Without budget and authority, talking “decentralization” is just an impressive long word.
Transparency International Vanuatu (TIV) Chief Executive Officer (CEO), Dr. Willie Tokon, places the truth bare on the table.
“Decentralisation is an important concept, but when a budget and the authority to operate that budget are absent, then basically it is just a big word used to impress less informed citizens in the rural areas,” he said.
From his working days in Health Management, every year Provincial Health Managers are brought in to Vila to work on Budgets Proposals. This is a very good idea because the proposed budgets capture the needs of the provinces.
However, when the Health Budget is approved and warrants are released each month, the Provincial Managers do not have control over their budgets. Many times, their (supposed) budget is spent by the Finance Office in Vila without their knowledge. Dr. Tokon welcomes any correction from any Provincial Health Manager on this point.
This is a fact. Government services delivery has not reached some places in Vanuatu. The only times that the “government” reaches these places are during Election Campaigns and during Election times. Education and Health services do not reach these places. Recently, we heard about the result of the National Census and 3.5% of the national population or approximately 9,000 people could not be reached. There were three reasons given.
“On behalf of these isolated people and places, Transparency Vanuatu says, “There should not be an excuse not to visit those isolated corners because if politicians and ballot boxes can reach them then surely a nurse, a teacher and an agricultural officer should also be able to visit them too”.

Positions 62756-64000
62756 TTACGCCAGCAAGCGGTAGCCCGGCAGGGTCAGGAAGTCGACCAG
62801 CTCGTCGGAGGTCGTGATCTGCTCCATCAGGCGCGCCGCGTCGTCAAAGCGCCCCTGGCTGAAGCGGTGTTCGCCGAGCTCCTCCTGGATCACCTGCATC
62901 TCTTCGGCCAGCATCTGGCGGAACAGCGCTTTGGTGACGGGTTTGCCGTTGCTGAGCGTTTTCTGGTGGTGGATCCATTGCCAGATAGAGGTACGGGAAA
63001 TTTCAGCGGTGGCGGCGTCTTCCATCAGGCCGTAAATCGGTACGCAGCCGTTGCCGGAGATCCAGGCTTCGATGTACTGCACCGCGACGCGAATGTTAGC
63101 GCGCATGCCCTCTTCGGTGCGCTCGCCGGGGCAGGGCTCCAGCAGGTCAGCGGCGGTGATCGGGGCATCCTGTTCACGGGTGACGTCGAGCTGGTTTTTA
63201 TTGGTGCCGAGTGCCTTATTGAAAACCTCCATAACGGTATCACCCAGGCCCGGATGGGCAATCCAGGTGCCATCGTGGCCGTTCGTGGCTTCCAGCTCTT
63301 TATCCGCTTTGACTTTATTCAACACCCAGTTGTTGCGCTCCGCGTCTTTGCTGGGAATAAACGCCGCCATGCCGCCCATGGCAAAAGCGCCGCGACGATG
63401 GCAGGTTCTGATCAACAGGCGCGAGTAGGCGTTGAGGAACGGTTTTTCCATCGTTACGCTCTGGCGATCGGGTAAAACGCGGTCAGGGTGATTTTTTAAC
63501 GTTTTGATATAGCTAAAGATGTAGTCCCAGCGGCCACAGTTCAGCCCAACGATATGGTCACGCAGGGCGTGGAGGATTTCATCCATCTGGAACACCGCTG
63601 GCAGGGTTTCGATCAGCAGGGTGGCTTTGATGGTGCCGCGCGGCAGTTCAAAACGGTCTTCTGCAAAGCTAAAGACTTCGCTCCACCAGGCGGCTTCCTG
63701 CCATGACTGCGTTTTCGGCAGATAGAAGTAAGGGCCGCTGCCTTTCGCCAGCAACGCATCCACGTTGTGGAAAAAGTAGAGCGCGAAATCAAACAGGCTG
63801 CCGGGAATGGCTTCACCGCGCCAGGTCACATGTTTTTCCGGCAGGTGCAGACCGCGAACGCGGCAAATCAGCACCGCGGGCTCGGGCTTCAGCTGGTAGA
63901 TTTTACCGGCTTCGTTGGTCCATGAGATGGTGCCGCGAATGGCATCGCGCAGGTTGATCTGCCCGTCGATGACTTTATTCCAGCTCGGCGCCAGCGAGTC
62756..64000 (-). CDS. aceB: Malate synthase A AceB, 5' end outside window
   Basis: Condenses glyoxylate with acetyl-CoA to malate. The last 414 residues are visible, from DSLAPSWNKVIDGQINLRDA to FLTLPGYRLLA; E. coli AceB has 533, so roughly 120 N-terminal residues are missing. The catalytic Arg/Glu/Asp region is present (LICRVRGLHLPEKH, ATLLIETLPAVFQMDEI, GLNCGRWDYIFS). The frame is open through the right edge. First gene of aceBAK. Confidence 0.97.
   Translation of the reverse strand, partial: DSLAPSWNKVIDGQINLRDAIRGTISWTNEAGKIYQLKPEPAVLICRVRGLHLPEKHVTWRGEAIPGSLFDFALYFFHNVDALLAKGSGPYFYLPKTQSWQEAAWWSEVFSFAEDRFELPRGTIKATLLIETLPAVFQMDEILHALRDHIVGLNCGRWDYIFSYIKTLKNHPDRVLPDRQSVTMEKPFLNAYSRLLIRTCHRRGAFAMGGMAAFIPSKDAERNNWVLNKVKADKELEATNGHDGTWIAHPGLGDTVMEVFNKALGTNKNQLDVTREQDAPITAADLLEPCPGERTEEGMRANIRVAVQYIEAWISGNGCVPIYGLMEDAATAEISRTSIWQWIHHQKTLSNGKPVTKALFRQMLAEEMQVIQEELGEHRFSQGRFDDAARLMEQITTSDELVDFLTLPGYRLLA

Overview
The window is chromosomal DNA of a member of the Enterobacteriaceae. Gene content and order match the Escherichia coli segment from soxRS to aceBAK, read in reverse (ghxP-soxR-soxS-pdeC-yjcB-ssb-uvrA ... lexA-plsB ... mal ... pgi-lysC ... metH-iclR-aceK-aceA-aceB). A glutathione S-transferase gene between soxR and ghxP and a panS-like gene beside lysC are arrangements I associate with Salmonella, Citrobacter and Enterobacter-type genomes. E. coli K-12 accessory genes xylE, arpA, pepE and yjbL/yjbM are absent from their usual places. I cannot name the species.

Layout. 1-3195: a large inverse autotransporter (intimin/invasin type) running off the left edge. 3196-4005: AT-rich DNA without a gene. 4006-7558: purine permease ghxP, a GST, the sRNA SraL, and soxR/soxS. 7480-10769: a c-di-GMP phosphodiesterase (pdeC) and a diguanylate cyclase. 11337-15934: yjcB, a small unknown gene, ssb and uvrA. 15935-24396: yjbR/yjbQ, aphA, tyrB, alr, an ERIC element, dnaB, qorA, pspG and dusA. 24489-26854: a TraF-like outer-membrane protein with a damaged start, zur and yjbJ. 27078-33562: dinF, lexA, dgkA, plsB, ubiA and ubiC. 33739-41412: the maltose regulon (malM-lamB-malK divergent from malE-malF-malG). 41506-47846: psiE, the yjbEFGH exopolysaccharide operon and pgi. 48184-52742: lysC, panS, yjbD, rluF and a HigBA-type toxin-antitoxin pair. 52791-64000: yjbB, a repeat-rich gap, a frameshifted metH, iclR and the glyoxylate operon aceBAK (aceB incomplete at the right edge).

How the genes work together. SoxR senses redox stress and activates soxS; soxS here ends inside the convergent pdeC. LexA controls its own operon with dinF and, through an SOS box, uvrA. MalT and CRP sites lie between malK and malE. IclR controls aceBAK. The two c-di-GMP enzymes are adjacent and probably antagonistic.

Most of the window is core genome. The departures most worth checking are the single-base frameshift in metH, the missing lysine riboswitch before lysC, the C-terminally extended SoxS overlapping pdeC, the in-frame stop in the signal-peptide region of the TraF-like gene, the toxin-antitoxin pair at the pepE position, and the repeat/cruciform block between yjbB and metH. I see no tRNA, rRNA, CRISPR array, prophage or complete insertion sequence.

The TIV Community Awareness Team travels to some of the most isolated locations in the country to do Awareness on the following topics: Vanuatu National Constitution in Bislama; Human Rights and Constitutional Rights; RTI Act and RTI Office; Corruption and its effects on the Society; importance of voting and doing so for the right person; Domestic violence and COVID-19.
TIV is encouraged by positive development reports by the Government especially those of newly approved funding towards new infrastructure development projects or renovations of roads and the latest announcement of the “Vt270 million for South Epi Airport”.
“Please do not forget South Paama, East Pentecost, East Maewo and West Coast Santo,” TIV urged. “People living in these places still find it hard to access healthcare and education services.”
The Vanuatu Government now and in the future, have their guide in the National Sustainable Development Plan which says, “not to leave anyone behind”.
CEO Tokon says he is encouraged by the statement of the Chairman of the Public Service Commission during the recent renewal of his contract that PSC will do all that it can along with relevant Government Ministries, to reach all those isolated corners of the country to ensure that Government services reach them.
“I congratulate the Chairman for his assurance, but talking is one thing where as the old people, children and pregnant mothers in some places want to see action,” the CEO says.
“We are talking, but action has yet to take place because sick patients are dying in some areas, pregnant mothers are dying and the babies are dying because of lack of access to basic healthcare.”
On a side note, early this year the Minister of Finance went public about the importance of the Government spending wisely. He reminded or advised the Government Departments about “not holding meetings or retreats outside Vila”.
“Since this announcement and instruction, the people have seen the COM Meeting moved to Tanna and now PSC Day moved to Ambae,” TIV notes. “It seems that this Government is saying one thing and doing the opposite.
“Sirs, while there is fund for COM meetings and PSC Day outside Vila, two (2) schools in TORBA province had to close last week because there was no water for the students!”
The TIV CEO wants to repeat that there are Vanuatu citizens out there who still lack basic Government services.
“Let us do what we say,” he says. “Talking and using long complicated words is not helping anyone in those isolated places that we only reach during election campaigns and voting times. Yes, we did not count them in our last National Census, even though we have access to Helicopter and Patrol Boat services.”